The world’s oceans are changing because of global warming. Higher temperatures are melting sea ice and glaciers at the Earth’s North and South Poles and that is raising sea levels all over the world. Now scientists say that the rise in sea levels could be both faster and greater than previously thought. A new study by a team of Australian scientists projects that sea levels could rise by as much as six feet by the year 2100 — an increase more than twice as great as previous estimates. Researchers say the increase is tied to the burning of fossil fuels like gasoline, which produce greenhouse gases that warm the atmosphere. This causes more ice to melt and could lead to “much more sea level rise,” according to one of the study’s authors. Global warming is affecting wildlife and the environment all over the world. In the newspaper or online, find and closely read a story about one effect. Use what you read to write a paragraph or short paper summarizing the effect and why it is important.

Common Core State Standards: Writing informative/explanatory texts to examine a topic and convey ideas and information clearly; citing specific textual evidence when writing or speaking to support conclusions.

4. Automated Restaurants

A two-year experiment to run restaurants that have no staff serving the public has stumbled. The Eatsa company has announced it is closing all but two of its fully automated restaurants, which used technology to replace order takers, servers and clean-up crews. Founded in San Francisco, California, Eatsa had quickly expanded to New York, Washington, D.C., and Berkeley, California, in hopes that people would prefer to order with credit cards on kiosks and receive food in glass cubbyholes. The vegetarian meals were prepared by a staff walled off from the public. Though some outlets did heavy business during peak times, critics complained that complete automation took the human element out of the restaurant experience. Businesses often try new things to attract customers. In the newspaper or online, find and read stories and/or ads about a business trying something new. Use what you read to write a consumer column, analyzing whether you think customers will like the idea. Use evidence from your reading or research to support your points.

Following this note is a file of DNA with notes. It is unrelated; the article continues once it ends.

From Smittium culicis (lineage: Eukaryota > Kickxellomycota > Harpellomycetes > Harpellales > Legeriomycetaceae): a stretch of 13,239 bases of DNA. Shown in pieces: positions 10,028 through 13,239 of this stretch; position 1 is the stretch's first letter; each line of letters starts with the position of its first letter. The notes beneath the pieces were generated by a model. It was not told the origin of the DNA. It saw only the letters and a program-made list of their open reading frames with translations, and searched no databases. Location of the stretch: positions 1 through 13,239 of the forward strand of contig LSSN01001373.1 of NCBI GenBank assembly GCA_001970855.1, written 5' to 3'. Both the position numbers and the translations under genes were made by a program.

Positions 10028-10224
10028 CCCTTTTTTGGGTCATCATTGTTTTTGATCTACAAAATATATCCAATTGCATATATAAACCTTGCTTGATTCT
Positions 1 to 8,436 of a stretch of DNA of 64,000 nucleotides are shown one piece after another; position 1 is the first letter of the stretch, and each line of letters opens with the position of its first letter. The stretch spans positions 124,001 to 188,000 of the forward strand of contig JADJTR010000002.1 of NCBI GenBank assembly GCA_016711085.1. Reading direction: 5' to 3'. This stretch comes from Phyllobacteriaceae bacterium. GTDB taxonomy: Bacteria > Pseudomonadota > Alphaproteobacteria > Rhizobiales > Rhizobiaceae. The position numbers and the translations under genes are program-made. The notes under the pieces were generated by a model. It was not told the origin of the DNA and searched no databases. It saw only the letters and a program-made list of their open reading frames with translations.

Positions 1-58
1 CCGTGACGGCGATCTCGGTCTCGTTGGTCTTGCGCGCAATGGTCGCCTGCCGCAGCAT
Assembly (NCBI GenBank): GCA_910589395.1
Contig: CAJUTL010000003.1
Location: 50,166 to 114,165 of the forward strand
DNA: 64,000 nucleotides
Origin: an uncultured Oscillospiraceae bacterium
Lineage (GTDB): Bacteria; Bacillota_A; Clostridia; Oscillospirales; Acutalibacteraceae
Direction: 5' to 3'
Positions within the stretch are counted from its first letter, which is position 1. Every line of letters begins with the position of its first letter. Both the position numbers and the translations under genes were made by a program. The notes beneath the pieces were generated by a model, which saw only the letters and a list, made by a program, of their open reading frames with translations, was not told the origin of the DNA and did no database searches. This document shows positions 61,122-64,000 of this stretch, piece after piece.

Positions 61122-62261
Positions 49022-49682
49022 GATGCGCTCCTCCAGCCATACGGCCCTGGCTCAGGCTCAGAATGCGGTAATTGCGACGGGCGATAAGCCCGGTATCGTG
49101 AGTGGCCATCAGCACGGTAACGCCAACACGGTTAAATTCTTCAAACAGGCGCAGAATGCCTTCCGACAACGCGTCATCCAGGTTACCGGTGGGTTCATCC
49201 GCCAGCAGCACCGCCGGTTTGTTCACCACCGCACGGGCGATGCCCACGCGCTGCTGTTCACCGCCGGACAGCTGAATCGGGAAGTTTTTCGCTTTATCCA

Common Core State Standards: Writing opinion pieces on topics or texts, supporting a point of view with reasons and information; reading closely what a text says explicitly and to make logical inferences from it.

5. Endangered Seabirds

The state of Hawaii takes pride in the variety of its wildlife, and works to protect endangered species. Two endangered species of seabird, however, are now more in danger than ever because of power lines put up on the island of Kauai. An analysis conducted for the U.S. Fish and Wildlife Service has estimated that as many as 1,800 endangered seabirds are killed each year by the power lines because the birds can’t see them at night. The two species known as Newell’s shearwaters and Hawaiian petrels are nocturnal and only come ashore to their breeding colonies at night. They are killed when they collide with the power lines, which are nearly impossible to see in the dark. “Without dramatic changes to these power lines and significant conservation resources … Kauai will lose these incredible seabirds forever,” said Brett Hartl of the Center for Biological Diversity. Protecting endangered species is an issue that concerns people all over the world. In the newspaper or online, find and closely read about one species people are working to protect. Use what you read to write a paragraph summarizing threats faced by the species, what is being done to help the species and how successful the effort will be in the near future.

Common Core State Standards: Reading closely what a text says explicitly and to make logical inferences from it; producing clear and coherent writing in which the development, organization and style are appropriate to the task.